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A little entertainment at the Tuesday Market


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In my early days here in Boquete, I twice saw Sra Moscosa walking the streets of Boquete while she was still president. In one instance she had one bodyguard accompanying her, and the other time she was solo. As I passed her on the solo encounter (it was on the sidewalk close to where MBE Boquete is located nowadays) I said 'buenos dias' and nodded to her. She responded likewise. As I was departing the scene, I thought to myself -- boy, that would never happen in the US.

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It's Moscoso. Her home and finca (Finca Arco Iris) is behind ours on the other side of the Palo Alto River, but I've never seen her. On our first trip to Boquete we were told that we owe the paving of the Palo Alto/Alto Lino loop to her. It was, I understand, the first or one of the first of the several Boquete loops to have been paved, and it was no coincidence that the President's property was accessed by this loop.The paving was instrumental in our buying property where we did.

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1 hour ago, Bud said:

 As I passed her on the solo encounter (it was on the sidewalk close to where MBE Boquete is located nowadays) I said 'buenos dias' and nodded to her. She responded likewise. As I was departing the scene, I thought to myself -- boy, that would never happen in the US.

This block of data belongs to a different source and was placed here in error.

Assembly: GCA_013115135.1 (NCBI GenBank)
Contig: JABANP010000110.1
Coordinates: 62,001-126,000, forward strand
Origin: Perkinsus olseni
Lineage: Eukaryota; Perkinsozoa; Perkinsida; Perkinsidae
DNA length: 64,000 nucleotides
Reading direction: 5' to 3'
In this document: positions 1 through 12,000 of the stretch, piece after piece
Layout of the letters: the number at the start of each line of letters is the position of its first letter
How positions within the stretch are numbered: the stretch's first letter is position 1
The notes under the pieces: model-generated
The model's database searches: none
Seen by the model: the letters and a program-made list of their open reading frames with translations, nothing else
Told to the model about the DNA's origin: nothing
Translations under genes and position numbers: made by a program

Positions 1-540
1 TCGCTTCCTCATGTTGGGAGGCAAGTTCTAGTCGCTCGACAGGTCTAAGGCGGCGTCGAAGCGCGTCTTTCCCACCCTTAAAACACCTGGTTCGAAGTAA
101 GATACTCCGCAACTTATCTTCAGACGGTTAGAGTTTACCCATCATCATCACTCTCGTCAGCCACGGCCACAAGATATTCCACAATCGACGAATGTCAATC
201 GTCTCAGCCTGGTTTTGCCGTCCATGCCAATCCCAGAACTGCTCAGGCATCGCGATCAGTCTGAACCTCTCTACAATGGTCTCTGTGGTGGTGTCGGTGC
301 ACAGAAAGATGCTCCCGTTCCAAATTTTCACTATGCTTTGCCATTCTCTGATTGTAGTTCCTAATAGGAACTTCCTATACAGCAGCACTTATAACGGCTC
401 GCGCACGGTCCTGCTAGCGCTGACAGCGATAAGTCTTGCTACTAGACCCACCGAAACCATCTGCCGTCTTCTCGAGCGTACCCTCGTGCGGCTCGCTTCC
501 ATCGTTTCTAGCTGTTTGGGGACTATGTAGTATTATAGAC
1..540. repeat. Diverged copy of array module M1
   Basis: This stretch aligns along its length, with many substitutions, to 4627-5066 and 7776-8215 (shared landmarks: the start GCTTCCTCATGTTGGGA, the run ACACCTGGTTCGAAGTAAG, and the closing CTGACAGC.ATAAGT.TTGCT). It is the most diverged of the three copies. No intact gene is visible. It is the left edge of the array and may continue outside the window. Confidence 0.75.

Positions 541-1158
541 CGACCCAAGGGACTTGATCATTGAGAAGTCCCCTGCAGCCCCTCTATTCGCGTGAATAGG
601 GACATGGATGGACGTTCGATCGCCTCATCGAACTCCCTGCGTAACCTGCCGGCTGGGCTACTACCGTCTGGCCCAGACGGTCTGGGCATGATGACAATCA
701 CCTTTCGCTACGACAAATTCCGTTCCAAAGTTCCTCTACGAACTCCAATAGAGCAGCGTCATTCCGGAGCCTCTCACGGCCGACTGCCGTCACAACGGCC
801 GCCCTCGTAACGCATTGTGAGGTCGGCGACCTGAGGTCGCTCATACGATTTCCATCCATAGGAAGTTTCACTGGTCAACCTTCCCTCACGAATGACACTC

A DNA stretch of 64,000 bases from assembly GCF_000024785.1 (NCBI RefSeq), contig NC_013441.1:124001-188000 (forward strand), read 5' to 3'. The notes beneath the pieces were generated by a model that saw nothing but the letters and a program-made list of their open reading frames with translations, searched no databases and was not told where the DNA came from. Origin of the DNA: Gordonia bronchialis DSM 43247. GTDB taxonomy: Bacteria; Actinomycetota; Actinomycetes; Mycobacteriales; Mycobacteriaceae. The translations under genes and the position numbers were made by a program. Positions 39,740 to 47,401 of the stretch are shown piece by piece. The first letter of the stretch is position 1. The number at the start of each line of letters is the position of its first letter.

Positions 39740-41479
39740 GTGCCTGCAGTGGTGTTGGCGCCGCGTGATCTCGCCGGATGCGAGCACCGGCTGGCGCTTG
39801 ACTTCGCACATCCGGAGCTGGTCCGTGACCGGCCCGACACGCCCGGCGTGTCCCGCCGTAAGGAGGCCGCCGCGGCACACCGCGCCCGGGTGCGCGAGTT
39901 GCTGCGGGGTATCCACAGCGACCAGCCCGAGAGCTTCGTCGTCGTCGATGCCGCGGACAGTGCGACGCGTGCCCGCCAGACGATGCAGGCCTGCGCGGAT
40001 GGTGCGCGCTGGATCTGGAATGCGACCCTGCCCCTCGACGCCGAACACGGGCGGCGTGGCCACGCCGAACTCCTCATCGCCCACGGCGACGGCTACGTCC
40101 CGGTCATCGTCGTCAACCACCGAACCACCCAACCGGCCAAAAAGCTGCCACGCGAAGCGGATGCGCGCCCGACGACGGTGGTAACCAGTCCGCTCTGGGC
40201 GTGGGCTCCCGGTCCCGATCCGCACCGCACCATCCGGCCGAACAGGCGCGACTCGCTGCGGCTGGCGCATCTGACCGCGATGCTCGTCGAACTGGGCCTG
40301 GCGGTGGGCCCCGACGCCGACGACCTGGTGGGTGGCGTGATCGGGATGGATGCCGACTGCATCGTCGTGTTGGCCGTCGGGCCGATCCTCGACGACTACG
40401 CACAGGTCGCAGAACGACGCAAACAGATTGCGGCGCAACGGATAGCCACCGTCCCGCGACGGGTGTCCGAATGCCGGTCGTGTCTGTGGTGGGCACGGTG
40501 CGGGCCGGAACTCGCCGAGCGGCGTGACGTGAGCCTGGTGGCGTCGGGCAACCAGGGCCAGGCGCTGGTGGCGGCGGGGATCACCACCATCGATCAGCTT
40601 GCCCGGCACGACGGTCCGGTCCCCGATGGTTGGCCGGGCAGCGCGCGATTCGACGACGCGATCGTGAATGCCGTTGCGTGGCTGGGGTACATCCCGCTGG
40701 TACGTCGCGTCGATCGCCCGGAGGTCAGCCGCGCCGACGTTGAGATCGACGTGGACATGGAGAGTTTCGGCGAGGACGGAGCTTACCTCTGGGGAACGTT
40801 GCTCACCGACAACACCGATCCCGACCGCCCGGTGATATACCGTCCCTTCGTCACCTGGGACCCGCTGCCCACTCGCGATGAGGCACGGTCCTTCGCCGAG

This is true that it wouldn't happen in the U.S. but just to put a little perspective on it, the president of Panama is more or less equivalent in power to the governor of South Carolina and how many of us even know who that is. Oh wait, he was the guy who said he was hiking the Appalachian trail while he was really having an affair with his mistress in Buenos Aires.

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PJ, the President of Panama is the leader of a sovereign nation, even if it's a small one. I suppose it depends on how you define power, but in my opinion, the governor of a state in the U.S. isn't even on the same playing field.

It's not unusual to see politicians or Ministers of the government at regional Airports, in the lounge, or on the plane. Sometimes I greet them with a "buenos dias Ministro".

Mireya Moscoso lives in Pedasi but comes here almost every week to manage her farm. I have seen her  at Banco General.

Edited by Keith Woolford
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22 hours ago, Keith Woolford said:

PJ, the President of Panama is the leader of a sovereign nation, even if it's a small one. I suppose it depends on how you define power, but in my opinion, the governor of a state in the U.S. isn't even on the same playing field.

And, of course, Keith is right. It's not a valid comparison. Part of my slant is that I have no respect for Sra. Moscoso. Every time I pass her coffee processing plant and extravagant coffee house, I wonder about the source of the funds.

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